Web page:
We are re-living a traditional Victorian Christmas – of excess for the few and struggle for the many

The rich are getting richer to an extent that is breaking our society – and our economy – apart.

When it comes to Christmas, we British are gonna party like it’s 1899; watch the TV over the next week and you will see countless images of an idealised Victorian Christmas, probably including families gathering round a tree and urchins gazing through the frosted window of a toyshop.

Unfortunately, this Christmas will be more authentically Victorian than we’d like, not just because Bob Cratchit’s great-great-great grandson is once again struggling to buy festive poultry, but also because while most of us are getting poorer, the great-great-great grandsons of the top-hatted gentry are getting richer to an extent that is breaking our society – and our economy – apart.

Some of the signs of poverty are well-known: the low-paid parents forced to resort to food banks and the huge growth of the payday loan industry – a modern-day equivalent of the pawnbrokers (although the latter have doubled their numbers in the last four years, too). This poverty is not just about low incomes; it is also about income insecurity. Victorian stevedores each day hoped they would get lucky and be assigned work, whereas today growing numbers of workers wait to see how many – if any – hours of work their employer will give them.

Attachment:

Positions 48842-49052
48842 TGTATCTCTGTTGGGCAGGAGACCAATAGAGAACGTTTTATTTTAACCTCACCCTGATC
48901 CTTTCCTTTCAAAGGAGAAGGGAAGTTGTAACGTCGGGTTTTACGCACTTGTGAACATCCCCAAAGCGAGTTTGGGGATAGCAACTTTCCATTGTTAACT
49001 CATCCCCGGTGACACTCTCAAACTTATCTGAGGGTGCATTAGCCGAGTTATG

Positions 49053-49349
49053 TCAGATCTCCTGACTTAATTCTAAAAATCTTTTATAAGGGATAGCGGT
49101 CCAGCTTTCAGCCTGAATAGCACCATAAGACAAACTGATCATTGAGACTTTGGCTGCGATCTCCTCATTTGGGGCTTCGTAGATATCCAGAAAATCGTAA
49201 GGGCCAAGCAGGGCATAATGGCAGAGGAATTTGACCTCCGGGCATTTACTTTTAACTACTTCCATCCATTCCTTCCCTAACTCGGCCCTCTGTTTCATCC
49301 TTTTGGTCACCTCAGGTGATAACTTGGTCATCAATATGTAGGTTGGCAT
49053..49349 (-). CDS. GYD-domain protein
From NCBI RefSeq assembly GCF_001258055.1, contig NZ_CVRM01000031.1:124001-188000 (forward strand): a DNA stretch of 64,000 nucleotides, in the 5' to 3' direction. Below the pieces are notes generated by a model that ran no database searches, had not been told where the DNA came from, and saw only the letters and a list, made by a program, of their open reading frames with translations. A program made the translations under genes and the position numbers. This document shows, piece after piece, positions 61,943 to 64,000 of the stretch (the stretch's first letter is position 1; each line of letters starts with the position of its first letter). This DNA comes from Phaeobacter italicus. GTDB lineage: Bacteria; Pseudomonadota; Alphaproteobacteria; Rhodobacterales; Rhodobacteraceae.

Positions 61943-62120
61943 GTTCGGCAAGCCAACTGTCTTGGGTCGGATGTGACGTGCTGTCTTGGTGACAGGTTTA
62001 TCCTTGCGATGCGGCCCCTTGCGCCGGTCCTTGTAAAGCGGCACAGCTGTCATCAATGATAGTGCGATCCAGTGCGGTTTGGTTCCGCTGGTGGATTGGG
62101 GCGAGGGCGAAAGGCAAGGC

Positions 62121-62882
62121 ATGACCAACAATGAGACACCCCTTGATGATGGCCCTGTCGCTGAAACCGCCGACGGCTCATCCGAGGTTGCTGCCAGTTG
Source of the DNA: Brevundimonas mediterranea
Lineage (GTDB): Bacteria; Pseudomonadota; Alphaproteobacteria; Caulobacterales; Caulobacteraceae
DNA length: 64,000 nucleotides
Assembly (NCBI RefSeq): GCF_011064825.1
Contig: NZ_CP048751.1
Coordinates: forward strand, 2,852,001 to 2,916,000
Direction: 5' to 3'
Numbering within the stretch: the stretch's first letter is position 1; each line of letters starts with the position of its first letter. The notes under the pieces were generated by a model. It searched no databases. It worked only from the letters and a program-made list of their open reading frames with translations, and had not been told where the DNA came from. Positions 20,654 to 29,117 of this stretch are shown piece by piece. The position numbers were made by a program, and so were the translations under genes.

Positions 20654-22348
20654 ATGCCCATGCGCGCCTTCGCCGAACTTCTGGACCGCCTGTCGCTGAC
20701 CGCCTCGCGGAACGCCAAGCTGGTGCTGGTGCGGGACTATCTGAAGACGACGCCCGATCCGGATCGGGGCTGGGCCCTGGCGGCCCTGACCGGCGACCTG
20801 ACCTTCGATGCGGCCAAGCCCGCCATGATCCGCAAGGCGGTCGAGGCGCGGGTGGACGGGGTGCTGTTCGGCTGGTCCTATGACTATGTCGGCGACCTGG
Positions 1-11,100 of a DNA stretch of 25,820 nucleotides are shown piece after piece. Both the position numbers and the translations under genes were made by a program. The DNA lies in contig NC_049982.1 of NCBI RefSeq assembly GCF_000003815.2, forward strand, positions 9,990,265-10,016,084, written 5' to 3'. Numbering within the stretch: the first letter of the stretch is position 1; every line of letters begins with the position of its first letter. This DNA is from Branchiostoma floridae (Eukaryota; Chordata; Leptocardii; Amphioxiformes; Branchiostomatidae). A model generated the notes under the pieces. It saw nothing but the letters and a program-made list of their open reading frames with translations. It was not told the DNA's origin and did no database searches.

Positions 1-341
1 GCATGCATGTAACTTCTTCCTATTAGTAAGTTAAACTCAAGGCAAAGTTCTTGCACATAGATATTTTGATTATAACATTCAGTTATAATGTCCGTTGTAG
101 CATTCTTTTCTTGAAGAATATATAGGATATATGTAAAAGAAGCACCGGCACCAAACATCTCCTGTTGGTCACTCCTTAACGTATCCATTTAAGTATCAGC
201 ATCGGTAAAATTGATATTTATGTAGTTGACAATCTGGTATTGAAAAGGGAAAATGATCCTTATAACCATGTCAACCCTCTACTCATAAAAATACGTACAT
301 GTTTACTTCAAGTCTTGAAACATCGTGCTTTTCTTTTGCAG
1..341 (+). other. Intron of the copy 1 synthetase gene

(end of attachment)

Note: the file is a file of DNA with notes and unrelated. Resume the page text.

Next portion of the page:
Like the Victorian poor, Britons on low and middle incomes are often treated as a different caste of people to those which in the nineteenth century were called the "upper ten thousand" and are now the "super rich" 0.1%. The practice of sacrificing workers’ need for reliable incomes to the desire of employers to have flexibility is spreading - through zero-hours contracts and false self-employment – up the income scale. This is reflected in how our incomes are described: too often, the business pages of refer to the pay of the 0.1% as "reward" (they are valuable creatures to be nurtured and thanked) whereas the rest of us are "labour costs".

At the other end of the scale, the rich are getting richer. The UK’s 1,000 wealthiest people last year got richer by £35bn: they now have assets, on average, of £450m each. London now boasts the world’s most expensive home, and we are seeing the return of the butler. The share of national income that the top 1% get fell throughout most of the 20th century, but is again heading towards Victorian levels.

And this new gentry are not, for the most part, talented hard-working who pulled themselves up by their bootstraps. As in the Victorian era, the rich are the privileged offspring of privileged parents. The UK has one of the lowest levels of social mobility in the developed world. A child whose parents send them to private school is 11 times more likely to go on to run a major company than his state-school equivalent, and 30 times more likely to become a high-court judge.